Yeats family sell up in Dalkey after 56 years
Landmark villa on Coliemore Road has sea views and a happy history
- Address: Cliff House, 101 Coliemore Road, Dalkey
- Price: € 2500000
- Agent: Sherry FitzGerald
“I loved the house from the time we moved in. We couldn’t believe our luck,” says Caitríona Yeats of Cliff House, the home she grew up in. Caitríona, daughter of Michael and Gráinne Yeats, and granddaughter of WB Yeats, was 10 years old when the family moved into their new home in Dalkey, Co Dublin, in 1961.
She remembers a happy childhood playing in the house and large garden near the top of Coliemore Road. Her father Michael, a Fianna Fáil senator, one-time Cathaoirleach of the Seanad, MEP and first Irish vice-president of the European Parliament, died in 2007 and mother Gráinne, a harpist, in 2013.
All their surviving children live abroad and now Cliff House, a Regency house built in 1825, is for sale by private treaty through Sherry FitzGerald for €2.5 million. Its name comes from the granite rock on which the house is built.
- Move into the sailing boat featured in new movie Dunkirk for €488K
- Grand old dame of Sandymount’s Park Avenue is back seeking €4.6m
- A fine fixer-upper for techies at €595,000
- Mirror mirror on the walls, floors, ceiling in D4 for €1.95m
- Live the ‘Good Life’ in Dún Laoghaire without the grind for €675,000
The distinctive deep pink house will be familiar to anyone who has walked from Dalkey down Coliemore Road: it’s just outside the village on the corner of Rockfort Avenue, with a long, carefully-tended lawn sloping up to the front door.
The house, a protected structure, has many of its original features – large marble fireplaces in the two reception rooms on either side of the front hall, original tall square bay windows in both rooms, a centre rose and deep coving in the high-ceilinged music room in the back of the house.
But new owners will want to completely revamp and modernise the house which was divided years ago to create separate living quarters for Yeats’s late sister Síle, a journalist and radio producer who died in 2007 just months after her father.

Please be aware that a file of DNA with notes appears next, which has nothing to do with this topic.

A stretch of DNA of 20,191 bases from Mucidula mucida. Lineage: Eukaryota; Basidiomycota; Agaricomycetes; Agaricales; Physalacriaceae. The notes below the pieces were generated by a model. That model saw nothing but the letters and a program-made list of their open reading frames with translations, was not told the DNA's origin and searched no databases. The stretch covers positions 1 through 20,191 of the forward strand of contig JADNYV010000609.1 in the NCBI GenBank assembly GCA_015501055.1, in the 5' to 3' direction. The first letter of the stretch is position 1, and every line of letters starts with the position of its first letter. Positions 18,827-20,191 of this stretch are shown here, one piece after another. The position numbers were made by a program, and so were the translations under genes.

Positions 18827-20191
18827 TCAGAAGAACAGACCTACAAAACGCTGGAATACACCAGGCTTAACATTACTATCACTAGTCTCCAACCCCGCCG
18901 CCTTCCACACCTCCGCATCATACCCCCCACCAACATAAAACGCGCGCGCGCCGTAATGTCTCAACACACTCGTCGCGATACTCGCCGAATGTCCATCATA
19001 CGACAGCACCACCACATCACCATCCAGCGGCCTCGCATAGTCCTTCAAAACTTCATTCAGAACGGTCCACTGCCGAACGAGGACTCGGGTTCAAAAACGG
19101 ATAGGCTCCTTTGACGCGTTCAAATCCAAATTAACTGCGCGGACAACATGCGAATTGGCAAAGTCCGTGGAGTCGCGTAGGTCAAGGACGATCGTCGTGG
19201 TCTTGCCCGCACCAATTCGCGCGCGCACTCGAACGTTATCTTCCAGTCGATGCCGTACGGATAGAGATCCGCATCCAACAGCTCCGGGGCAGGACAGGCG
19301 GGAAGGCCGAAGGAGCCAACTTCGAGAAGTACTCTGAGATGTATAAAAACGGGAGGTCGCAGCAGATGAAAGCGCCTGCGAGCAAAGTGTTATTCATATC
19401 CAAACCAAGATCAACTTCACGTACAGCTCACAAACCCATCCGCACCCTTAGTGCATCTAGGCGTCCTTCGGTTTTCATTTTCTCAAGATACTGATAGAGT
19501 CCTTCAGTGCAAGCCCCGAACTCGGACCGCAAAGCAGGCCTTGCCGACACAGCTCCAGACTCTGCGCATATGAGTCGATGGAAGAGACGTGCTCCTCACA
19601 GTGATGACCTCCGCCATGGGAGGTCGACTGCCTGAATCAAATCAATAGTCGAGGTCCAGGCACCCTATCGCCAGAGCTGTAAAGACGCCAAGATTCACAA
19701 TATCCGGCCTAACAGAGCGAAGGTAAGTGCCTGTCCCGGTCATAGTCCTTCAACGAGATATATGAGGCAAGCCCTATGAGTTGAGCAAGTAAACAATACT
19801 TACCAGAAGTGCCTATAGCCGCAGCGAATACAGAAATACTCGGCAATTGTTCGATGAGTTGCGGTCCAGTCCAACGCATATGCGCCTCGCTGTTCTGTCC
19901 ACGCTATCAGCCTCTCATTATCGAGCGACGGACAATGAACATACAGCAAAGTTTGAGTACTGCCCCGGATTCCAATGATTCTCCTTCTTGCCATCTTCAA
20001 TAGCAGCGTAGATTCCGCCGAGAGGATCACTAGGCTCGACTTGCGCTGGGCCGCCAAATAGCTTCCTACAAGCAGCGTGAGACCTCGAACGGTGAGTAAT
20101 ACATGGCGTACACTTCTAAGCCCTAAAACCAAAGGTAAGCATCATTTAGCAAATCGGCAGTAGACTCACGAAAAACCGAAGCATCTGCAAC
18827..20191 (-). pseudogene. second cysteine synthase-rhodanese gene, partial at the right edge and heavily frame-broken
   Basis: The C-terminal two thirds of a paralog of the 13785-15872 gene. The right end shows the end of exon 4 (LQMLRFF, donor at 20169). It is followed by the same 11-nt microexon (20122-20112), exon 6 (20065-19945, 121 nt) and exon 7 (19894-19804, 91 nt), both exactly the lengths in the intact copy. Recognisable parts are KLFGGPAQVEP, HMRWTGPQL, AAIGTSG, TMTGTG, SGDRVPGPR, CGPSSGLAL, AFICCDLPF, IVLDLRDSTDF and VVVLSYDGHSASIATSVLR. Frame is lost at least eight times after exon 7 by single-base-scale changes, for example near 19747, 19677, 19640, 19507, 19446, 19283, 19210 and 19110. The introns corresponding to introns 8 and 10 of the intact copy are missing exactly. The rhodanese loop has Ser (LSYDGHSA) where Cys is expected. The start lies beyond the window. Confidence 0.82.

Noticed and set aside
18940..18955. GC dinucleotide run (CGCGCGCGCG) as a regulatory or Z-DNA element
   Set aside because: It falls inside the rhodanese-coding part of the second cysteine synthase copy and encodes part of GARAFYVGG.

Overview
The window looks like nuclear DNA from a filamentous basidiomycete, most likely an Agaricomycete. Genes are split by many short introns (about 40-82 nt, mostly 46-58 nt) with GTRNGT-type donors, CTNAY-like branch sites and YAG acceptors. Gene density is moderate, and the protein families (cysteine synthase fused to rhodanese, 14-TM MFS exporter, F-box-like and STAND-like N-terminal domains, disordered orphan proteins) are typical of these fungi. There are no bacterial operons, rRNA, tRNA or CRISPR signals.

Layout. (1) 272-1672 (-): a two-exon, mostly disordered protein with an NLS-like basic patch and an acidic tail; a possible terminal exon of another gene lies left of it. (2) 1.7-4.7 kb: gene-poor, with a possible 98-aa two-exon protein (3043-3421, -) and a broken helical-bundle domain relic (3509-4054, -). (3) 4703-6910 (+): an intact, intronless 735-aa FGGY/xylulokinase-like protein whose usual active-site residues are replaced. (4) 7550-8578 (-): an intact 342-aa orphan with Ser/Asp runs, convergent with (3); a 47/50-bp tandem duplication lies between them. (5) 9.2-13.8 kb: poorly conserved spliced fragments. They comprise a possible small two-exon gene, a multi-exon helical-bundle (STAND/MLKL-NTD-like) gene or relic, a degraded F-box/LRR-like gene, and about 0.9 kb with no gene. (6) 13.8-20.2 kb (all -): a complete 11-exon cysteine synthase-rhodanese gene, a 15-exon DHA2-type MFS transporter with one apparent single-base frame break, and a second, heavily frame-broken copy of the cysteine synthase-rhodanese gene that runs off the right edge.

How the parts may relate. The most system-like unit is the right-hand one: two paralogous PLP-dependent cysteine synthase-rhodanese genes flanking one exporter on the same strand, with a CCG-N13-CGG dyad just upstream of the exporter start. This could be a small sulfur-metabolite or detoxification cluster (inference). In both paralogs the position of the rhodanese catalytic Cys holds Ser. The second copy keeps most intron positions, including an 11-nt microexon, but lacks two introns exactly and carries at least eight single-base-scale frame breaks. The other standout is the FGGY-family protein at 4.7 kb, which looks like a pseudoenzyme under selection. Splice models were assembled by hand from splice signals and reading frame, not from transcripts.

The 345sq m (3,714sq ft) detached house stands on more than a quarter of an acre of lovely gardens, has a small annex, an internal courtyard and excellent views over the sea from two upstairs rooms. Currently, the entrance is off Rockfort Avenue, where electronic gates open into a good-sized driveway. Outside, a plaque in the wall reads “Teach na Háille – Yeats - Cliff House”.
Accommodation in the front of the house consists of the two reception rooms, a bathroom and a kitchen. At the back of Cliff House is a three-storey return with a family room, kitchen/breakfastroom, diningroom/music room, shower and a conservatory.
Upstairs are two double bedrooms and a large single: two of these have excellent views to the sea and Howth head. “I would make this a livingroom,” says Caitríona, standing in the main bedroom, looking out at the sea view. It’s a pretty room painted eggshell blue, with three tall windows and a vaulted ceiling.
Next door is her own bedroom, a large single/small double, which like the main bedroom, looks over the grounds of Loreto secondary school across the sea to Howth. A door in the corner leads up a short stairs to a quite large attic. Caitríona, a harpist, now retired, has lived for many years in Denmark but spends a lot of time in Ireland and looks after the Yeats archives.
At garden level downstairs there’s a bathroom and a large laundry room which links to a small annex that has a separate entrance: Michael Yeats had his study here.
A WB Yeats Rose created for the 150th anniversary of the poet’s birth in 2015 sits in the corner of a good-sized conservatory at the side of the house. This opens on to the tiered back garden, filled with trees and colourful shrubs, from which there are good sea views.